Despite the remarkable recovery since the economic nadir in 2001, one aspect of the Turkish economy that has continued to worry analysts is the trade deficit, which leapt by 55% in 2004 to $34.3bn, causing a current account deficit equivalent to 5.3% of GNP for the year.
Those in business circles have complained that the growing strength of the Turkish lira has undermined exports, which will be vital if the current account deficit is to be narrowed and full economic recovery achieved. January bought further concern, with imports up by 10.6% on the same month last year, but exports edging up by just 0.3%. However, a surge in February exports meant that figures for the two months together were up 27% on the 2004 equivalent.
Huge growth in automobile exports - up 91.9% on the same month last year - helped the overall figures, and further rapid escalation is expected for the sector. The president of the Istanbul Chamber of Commerce, Mehmet Yildirim, promised that the $10bn taken on automobile exports in 2004 would be doubled over the next two years, and the industry was also boosted when South Korean car manufacturer Hyundai announced plans to expand its plant in Turkey at the end of this year, Reuters reported on March 1.
"It's not easy to achieve that kind of increase in exports when interest rates are down," admitted Turkish Minister of State Kursad Tuzmen on March 2. "Still, our exporters can make it." He continued in the same confident vein, stating that "The distressing period of January is now over," and claiming that Turkey did not have a balance of payments problem. The country's export market is experiencing a "general upward trend", said the minister.
Indeed, Tuzmen was speaking from Minsk, Belarus, where he was leading a delegation of Turkish parliamentarians and businessmen on the first-ever official Turkish visit to the politically isolated state.
Tuzmen was negotiating with Belarusian Premier Aleksandr Lukashenko to ease some of the country's notoriously unpredictable bureaucratic hurdles for Turkish businessmen looking at the country as a potential export market. "If we capitalise on even 1% of our trade potential," said Tuzmen, "we could reach a bilateral trade level of $1.9bn". Tuzmen explained that he wanted "to implement projects which will increase trade volume with all eastern European countries". He added that "Our businessmen are able to take risks and be successful under [difficult] conditions. Our goal is to be part of the market whatever the circumstances are."
This drive to tap some of Europe's more challenging markets was also in evidence two weeks earlier when Prime Minister Recep Tayyip Erdogan visited Albania and Bosnia-Herzegovina, with the Turkish premier signing a new bilateral trade treaty in Tirana and a double taxation treaty in Sarajevo.
Indeed, while Tuzmen was shivering through negotiations in chilly Minsk, Erdogan was sunning himself in the Ethiopian capital of Addis Ababa, continuing his recent busy schedule of foreign visits.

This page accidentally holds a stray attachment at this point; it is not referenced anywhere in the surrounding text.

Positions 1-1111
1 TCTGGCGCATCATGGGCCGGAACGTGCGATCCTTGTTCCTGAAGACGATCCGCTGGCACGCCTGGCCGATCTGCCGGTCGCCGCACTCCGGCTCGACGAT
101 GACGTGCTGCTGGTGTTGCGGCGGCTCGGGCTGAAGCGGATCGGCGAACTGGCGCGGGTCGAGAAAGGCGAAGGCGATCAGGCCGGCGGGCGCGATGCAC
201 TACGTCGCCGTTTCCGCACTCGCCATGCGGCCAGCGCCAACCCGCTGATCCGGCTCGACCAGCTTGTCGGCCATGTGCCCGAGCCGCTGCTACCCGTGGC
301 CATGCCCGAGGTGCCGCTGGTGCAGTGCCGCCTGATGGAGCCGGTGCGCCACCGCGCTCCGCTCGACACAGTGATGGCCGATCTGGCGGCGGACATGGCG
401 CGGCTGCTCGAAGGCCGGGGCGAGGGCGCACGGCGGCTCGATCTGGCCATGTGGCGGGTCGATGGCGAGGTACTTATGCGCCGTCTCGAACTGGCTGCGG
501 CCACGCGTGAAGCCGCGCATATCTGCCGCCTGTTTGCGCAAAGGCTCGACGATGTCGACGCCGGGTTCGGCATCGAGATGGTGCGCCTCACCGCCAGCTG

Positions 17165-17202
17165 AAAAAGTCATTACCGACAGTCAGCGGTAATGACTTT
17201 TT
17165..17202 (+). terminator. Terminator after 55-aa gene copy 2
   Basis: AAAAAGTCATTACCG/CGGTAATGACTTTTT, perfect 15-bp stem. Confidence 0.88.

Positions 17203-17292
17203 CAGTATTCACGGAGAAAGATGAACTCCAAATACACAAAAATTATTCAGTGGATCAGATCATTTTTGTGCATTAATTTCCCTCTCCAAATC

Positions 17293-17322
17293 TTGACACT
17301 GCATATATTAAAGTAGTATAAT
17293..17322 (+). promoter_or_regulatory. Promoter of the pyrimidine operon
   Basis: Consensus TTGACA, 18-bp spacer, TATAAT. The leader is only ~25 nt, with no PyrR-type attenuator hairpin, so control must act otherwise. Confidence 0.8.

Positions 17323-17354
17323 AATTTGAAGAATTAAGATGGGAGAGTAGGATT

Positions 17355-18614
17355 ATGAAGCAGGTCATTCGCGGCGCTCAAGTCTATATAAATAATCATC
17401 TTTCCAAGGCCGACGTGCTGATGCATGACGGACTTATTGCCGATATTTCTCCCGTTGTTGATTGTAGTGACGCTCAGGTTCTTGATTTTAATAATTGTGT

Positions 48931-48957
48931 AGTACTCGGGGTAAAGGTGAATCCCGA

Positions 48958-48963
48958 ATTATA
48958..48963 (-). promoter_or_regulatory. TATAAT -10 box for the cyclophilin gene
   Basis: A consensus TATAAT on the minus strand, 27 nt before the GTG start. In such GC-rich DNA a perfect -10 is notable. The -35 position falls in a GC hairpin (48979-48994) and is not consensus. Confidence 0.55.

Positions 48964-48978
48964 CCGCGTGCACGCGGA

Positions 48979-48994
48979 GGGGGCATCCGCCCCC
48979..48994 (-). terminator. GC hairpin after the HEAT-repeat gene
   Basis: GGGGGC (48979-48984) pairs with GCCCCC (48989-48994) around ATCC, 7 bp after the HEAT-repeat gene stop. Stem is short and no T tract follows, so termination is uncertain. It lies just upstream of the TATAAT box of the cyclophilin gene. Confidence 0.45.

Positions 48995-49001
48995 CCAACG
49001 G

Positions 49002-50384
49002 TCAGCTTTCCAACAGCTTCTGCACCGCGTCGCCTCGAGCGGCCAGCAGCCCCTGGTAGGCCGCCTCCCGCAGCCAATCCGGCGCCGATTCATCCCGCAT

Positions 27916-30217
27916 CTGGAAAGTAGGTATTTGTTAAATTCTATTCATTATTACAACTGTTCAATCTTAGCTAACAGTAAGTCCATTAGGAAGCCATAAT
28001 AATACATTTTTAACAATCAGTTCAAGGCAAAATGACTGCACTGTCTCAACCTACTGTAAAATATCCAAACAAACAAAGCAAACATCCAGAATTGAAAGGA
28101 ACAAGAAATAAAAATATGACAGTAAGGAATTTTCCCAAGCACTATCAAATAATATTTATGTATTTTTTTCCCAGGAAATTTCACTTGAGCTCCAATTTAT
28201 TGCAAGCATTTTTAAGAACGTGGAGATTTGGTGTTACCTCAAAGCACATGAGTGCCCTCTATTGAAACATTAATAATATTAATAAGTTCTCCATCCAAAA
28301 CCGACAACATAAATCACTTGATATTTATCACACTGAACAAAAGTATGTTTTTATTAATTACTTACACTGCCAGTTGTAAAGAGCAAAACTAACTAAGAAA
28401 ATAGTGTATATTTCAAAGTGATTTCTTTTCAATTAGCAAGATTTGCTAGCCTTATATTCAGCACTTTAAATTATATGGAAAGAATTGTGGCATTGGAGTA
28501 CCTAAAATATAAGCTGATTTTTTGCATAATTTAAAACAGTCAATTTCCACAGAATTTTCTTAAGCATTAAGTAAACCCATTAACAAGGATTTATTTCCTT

Erdogan was accompanied on the trip by around 100 Turkish businessmen eager to take advantage of the potential for new business links and export markets. He said that the visit showed "how much importance Turkey attaches to Ethiopia, which is one of the largest markets in Africa."
On March 3, Erdogan continued on to South Africa, where agreements on customs and trade co-operation between the two countries were signed. At a joint press conference, Erdogan noted that current bilateral trade stands at around $1.2bn, but is strongly balanced in favour of South Africa. The Turkish premier said that attempts would be made to boost Turkish exports to the country so as to balance out the level of trade.
To aid this process of expansion, and help out potential exporters who are willing to take risks, Tuzmen recently announced that Turkey plans "to establish trade teams to assist our exporters". These will be drawn from the ranks of the Turkish Exporters' Union (TIM) and the Turkish Union of Chambers and Commodities Exchanges (COBB), and will be based abroad to help Turkish exporters overcome difficult situations on the ground.
Alongside this drive to explore new directions, efforts have been made to consolidate links with more established trading partners. In mid-January, Erdogan visited Moscow, where Turkish companies have been investing heavily in retail and construction. Bilateral trade volume, currently around $10bn, "could reach $15bn by 2005 and $25bn in 2007", Russian President Vladimir Putin said after meeting the Turkish leader. Erdogan also opened a Turkish trade centre in the Russian capital.
Returning to the shorter term, Turkey's goal is to increase overall exports by 15% in 2005 to $72bn, and the February figures provide some hope that the target may be achieved. "The figures are good and suggest that the momentum is likely to continue," Yarkin Cebeci, economist at investment bank JP Morgan, told the press March 2.
However, not everyone is quite so confident. TIM Chairman Oguz Satici pointed out that the 2004 current account deficit was only just short, percentage-wise, of the deficit on the eve of the 2001 crisis. "That puts us in a risky situation," he told the press on March 2. "The export community is awaiting a more solid policy for financing the current account deficit."
Hopefully the latest developments will at least prove to be a step in the right direction.